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Example Iupac Nomenclature of Organic Chemistry

The chemical compounds which are mainly composed of carbon atoms are called as organic compounds. They play an important role in the living organisms and also in our atmosphere. There are more than thousand organic compounds which are named in different manners. Initially chemical compounds are named according to their origin or their nature.  Later trivial system provided a new direction in the naming of chemical compounds. Let’s have a look on the example of IUPAC nomenclature of organic compounds with the help of simplest organic compound called as alkyl halide or haloalkane.

They have long parent chain of carbon atom with halogen group as functional group directly bonded on the carbon atom.  In trivial system, the monohalogen derivatives of haloalkanes are called as Alkyl halides. For example; methyl chloride According to the IUPAC nomenclature rules, the term haloalkane is used for an alkyl halide. In the IUPAC the root name is based on the longest carbon chain containing the halogen. This root gives the alkane part of the name. The type of halogen defines the halo prefix such as chloro-, fluoro-, bromo- etc.

The chain is numbered in such a way that the halogen will get the lowest possible number. For example in tert-butyl bromide, the longest carbon chain has 3 carbon atoms therefore the root word will be propane. It has one methyl group as side chain and one bromo- group as prefix at second carbon atom.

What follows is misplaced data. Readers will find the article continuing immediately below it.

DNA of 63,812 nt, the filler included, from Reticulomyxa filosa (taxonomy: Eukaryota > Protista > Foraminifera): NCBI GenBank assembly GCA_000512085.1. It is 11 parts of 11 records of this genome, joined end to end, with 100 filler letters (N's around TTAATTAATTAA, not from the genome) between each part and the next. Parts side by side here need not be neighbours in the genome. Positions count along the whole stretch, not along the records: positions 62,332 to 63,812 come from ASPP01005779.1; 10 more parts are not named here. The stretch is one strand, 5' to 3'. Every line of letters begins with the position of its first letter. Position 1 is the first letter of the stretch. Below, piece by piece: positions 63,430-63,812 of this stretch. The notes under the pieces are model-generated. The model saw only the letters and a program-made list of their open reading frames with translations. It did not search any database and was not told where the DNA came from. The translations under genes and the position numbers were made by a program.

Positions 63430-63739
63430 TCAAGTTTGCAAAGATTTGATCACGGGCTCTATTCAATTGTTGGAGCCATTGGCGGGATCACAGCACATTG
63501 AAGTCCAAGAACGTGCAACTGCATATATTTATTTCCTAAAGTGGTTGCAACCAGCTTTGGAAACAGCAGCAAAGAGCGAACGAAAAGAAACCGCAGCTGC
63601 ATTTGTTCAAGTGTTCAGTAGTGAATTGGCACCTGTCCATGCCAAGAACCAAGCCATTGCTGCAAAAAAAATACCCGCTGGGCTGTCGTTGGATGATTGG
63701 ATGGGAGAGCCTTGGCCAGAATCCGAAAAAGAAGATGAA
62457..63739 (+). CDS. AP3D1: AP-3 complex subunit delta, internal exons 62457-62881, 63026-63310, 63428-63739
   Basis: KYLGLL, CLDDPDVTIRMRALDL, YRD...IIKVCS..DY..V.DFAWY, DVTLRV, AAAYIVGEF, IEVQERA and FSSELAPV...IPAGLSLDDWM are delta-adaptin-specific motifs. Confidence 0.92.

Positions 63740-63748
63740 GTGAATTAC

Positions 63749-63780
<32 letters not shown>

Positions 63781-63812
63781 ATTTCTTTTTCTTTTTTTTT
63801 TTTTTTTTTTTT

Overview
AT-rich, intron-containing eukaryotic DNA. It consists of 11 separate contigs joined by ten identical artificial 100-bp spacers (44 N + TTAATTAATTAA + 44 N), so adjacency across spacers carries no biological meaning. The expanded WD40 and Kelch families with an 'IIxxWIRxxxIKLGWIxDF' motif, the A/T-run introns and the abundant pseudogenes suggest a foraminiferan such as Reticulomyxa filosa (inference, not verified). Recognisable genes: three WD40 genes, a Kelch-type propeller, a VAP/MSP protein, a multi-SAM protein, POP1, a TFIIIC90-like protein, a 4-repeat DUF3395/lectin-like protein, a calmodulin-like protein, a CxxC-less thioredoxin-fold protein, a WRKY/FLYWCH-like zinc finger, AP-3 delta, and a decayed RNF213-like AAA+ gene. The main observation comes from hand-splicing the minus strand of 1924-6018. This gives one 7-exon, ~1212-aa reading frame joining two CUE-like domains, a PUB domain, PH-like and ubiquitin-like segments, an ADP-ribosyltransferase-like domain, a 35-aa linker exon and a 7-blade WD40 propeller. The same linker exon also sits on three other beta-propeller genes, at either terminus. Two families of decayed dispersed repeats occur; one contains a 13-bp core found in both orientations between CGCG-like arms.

Hence the name will be 2-bromo-2-methylpropane. We know that dihalogen derivatives can be three types on the basis of position of halogen atoms in compound:
  1. Alkylidene dihalide
  2. Alkyliene dihalide
  3. Polymethylene dihalide

The alkylidene dihalide are germinal dihalides in which both the halogen atoms are bonded to the same carbon atom.  For example in ‘Isopropylidene dichloride’ there is 3 carbon atoms so suffix will be propane. Both the Chloro groups are bonded to the same carbon atom. Hence IUPAC name will be 2,2-dichloropropane. Alkyliene dihalides are vicinal dihalides in which the two halogen atoms of same type are bonded on the adjacent carbon atoms such as Propylene dichloride. According to IUPAC nomenclature rules, the position of halo groups is prefixed to the name of dihaloalkane. Here 2 Cl-groups are bonded on carbon 1 and carbon 2.

Therefore the IUPAC name of the compound is 1,2-dichloropropane.  Dihalogen derivative of alkane, in which same halogen attached on terminal carbon atoms of the carbon chain are known as polymethylene dihalide such as tetramethylene dichloride. Haloalkanes with more than two halo groups are known as polyhaloalkanes. In IUPAC system, the location of halo groups is prefixed to the name of Haloalkanes. Aryl halides are known as haloarenes in IUPAC as well as in trivial system. In dihalogen derivatives of haloarene , the prefixes ortho, meta and para are used for 1,2 ; 1,3; and 1,4 positions respectively.

Hydrocarbons without any functional groups are named with the help of root words and primary suffix. Here root word indicates the number of carbon atoms in parent chain and primary suffix indicates the saturation and unsaturation in the molecule. For example primary suffix for alkane is –ane, for alkene it is –ene and –yne for alkyne.